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Search Results 0 to 14 of about 15 (some duplicates have been removed)
an account and then wait for the money to come in, i guess. >> she's also using the site to raise money for an ice-skating show she's planning. >> we've seen a lot of teenagers raising money for really interesting projects on fundly. you can raise money for a team, you can raise money for a school, you can raise money for a friend who's in need, you can raise money for medical expenses. >> that's why more and more organizations are using crowdfunding. you can put up links for information and upload photos and video. if you have a good cause, it's a way to reach out far beyond your own community. >> we've seen teenagers say, "you know what? this year for my birthday, don't give me presents. i want to raise money for a cause that i really care about." >> but keep this in mind -- most crowdfunding sites make money by taking a commission on each donation you get. so your first move is to find out just how much their service is going to cost. that's why it's a good idea to get some guidance from a parent or other trusted adult. >> there's still lots ahead, so stay with us. >> we'll be right
'll tell you why one presidential monument includes a statue of his dog. >> so join us now for this week's "teen kids news." >> welcome to "teen kids ns." i'm mwanzaa. >> and i'm siena. we'll start with our top story. >> whether you've already got your driver's license, a learner's permit, or are still just a passenger, you're probably quite aware that the cost of gasoline has gone up a lot in recent years, and that's causing many people to rethink the cars they drive. carina reports on one answer to the high cost of gas -- electricity. >> the first cars appeared in the late 1700s. they were powered by steam, like locomotives. but soon, these horseless carriages moved to using what's called an internal combustion engine. basically, that means they ran by burning fossil fuel. and ever since, internal combustion engines have run on... >> gas. >> gas? >> gasoline? >> yes, gasoline. or its cousin, diesel fuel. but gas and diesel pollute. so carmakers tried electricity. that didn't work so well. one of the problems was the battery. they just couldn't make a battery powerful enough to make an
." i'm mwanzaa. >> and i'm livia. here's this week's top story. >> it used to be a sign of being cool. but america's smoking habits have been changing over the years. emily reports that teens are helping lead the way. >> no, i don't smoke cigarettes. i actually had an aunt. i'd always take her cigarettes and hide them from her. and like, it just -- i was just never a cigarette type. >> i don't smoke cigarettes because i think it's gross and you get lung cancer, and i don't want lung cancer. >> i don't smoke because there's no point to it. it's addictive. it doesn't help you. there's no point. >> the number of american teens who smoke has been going down for years. in fact, we're less likely to use tobacco than the teens in many other countries. surveys show that only about 12% of all 10th graders have smoked recently. but that's still too many. >> nicotine addiction, take one. >> that's why the government puts out messages like this one. >> [ coughs ] boy, that smoke is really obnoxious. do you think that guy knows how bad smoking is for him? >> these pool players know what they're ta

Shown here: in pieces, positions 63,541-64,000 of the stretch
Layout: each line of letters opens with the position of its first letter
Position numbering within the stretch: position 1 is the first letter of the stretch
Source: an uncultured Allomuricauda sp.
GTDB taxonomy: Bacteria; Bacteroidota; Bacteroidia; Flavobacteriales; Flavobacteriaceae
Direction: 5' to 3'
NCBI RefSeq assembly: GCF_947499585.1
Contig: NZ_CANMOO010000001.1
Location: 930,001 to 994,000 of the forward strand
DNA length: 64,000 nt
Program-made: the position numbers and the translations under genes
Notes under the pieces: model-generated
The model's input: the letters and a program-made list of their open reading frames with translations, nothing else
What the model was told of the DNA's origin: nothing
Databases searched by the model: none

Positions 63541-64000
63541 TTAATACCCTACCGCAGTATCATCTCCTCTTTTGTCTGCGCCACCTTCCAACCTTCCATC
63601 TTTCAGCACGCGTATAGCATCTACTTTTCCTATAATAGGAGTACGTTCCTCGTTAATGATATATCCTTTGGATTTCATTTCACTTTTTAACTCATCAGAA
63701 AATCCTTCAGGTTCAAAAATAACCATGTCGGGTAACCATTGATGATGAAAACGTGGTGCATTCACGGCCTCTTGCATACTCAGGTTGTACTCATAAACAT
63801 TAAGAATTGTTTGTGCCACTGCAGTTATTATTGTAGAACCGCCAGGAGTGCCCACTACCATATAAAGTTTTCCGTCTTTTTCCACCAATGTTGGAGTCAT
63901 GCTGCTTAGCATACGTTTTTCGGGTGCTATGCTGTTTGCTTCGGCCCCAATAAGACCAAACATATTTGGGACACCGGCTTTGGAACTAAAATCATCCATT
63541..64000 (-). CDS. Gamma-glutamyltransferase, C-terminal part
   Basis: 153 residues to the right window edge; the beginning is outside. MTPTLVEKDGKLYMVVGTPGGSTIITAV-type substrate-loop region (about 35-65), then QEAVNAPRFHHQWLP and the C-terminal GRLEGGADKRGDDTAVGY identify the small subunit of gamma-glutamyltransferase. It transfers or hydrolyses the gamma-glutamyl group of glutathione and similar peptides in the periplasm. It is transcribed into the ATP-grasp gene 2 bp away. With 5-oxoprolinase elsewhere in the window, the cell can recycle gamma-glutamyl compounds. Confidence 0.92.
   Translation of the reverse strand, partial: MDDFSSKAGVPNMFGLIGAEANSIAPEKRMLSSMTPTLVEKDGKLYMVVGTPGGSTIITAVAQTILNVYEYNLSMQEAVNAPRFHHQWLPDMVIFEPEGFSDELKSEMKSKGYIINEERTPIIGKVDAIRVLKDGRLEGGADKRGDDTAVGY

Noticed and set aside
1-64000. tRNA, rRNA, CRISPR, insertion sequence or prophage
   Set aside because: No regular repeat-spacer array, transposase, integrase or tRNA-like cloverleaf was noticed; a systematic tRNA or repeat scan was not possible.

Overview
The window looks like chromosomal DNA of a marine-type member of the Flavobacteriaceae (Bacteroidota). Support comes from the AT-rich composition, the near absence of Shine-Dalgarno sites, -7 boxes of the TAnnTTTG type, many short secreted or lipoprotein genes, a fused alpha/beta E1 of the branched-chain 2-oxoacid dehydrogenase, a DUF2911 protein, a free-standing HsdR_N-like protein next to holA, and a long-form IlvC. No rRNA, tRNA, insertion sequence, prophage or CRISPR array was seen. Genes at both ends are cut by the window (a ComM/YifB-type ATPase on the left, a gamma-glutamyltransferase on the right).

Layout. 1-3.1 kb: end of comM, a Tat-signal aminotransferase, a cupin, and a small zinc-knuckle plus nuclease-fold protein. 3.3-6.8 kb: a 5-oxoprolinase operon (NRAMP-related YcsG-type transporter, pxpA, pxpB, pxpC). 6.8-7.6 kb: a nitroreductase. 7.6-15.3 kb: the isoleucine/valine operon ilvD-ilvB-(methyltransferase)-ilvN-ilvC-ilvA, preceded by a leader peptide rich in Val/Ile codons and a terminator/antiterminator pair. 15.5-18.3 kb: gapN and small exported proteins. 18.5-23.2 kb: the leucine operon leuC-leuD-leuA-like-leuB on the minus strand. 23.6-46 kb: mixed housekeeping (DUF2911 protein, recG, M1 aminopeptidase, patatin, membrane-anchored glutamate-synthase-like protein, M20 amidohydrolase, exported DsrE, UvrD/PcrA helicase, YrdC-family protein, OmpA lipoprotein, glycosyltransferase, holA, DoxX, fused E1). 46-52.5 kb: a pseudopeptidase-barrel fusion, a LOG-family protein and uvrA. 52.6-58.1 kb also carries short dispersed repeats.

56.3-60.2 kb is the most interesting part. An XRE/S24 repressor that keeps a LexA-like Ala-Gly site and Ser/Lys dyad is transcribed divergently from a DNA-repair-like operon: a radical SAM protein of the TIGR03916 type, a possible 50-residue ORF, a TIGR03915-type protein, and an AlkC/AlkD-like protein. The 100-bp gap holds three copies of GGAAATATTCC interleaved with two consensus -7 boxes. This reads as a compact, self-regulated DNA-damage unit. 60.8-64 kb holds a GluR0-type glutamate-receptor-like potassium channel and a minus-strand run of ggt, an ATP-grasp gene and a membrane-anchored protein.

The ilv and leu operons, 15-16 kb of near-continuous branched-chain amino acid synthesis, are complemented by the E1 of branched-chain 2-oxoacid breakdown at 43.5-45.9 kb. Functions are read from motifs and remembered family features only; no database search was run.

top story. >> a lot of us join walkathons because we have a personal connection to the cause. but as emily reports, one boy's connection is not only personal, it's amazing. >> there's always excitement when an event like this is about to begin. the crowds, the signs, the different groups with their team shirts. >> let's go! [ cheers and applause ] >> this one-mile march is to raise money for the maria fareri children's hospital in new york's westchester county. it's also raising awareness about the need for transplant donors. that's why it's so special that 11-year-old tyler is here. this is not the first walkathon for tyler. the last time he joined this event, he was just hours from undergoing surgery for a new liver. >> i was really sick, you know? so i had to get a liver transplant. >> tyler had been battling a liver disease for years, and it was getting worse. to get a donated liver, you need to be on a national list. for tyler, time was running out. the hospital's medical team worked hard to get him moved to the top of the list. even so, the wait took more than a year. >
, but the underlying cause is a problem with the body's immune system. >> immune system works to protect us from infections, like bacteria or viruses or parasites, but sometimes, it gets confused, and it starts recognizing foods as an enemy, and it starts mounting an immune response. >> that response can range from itching to rashes called hives, vomiting, even difficulty breathing. very severe symptoms are called anaphylaxis. anaphylaxis is not only scary -- it can be deadly, and it can happen in an instant. >> your throat closes. hives all over your body. your eyes puff up. it's different for everybody, really, but it gets really fatal. [ siren wails ] >> every 10 minutes, someone in the u.s. is rushed to the emergency room with a severe allergic reaction. what's more, food allergies are becoming more common. peanut allergies alone have tripled since our parents were kids. >> i have a friend who's allergic to almonds. >> my friends are allergic to nuts, berries, and milk. >> my best friend is allergic to peanuts. >> one of my friends, she's allergic to peanuts. [ mid-tempo piano music playing
Search Results 0 to 14 of about 15 (some duplicates have been removed)

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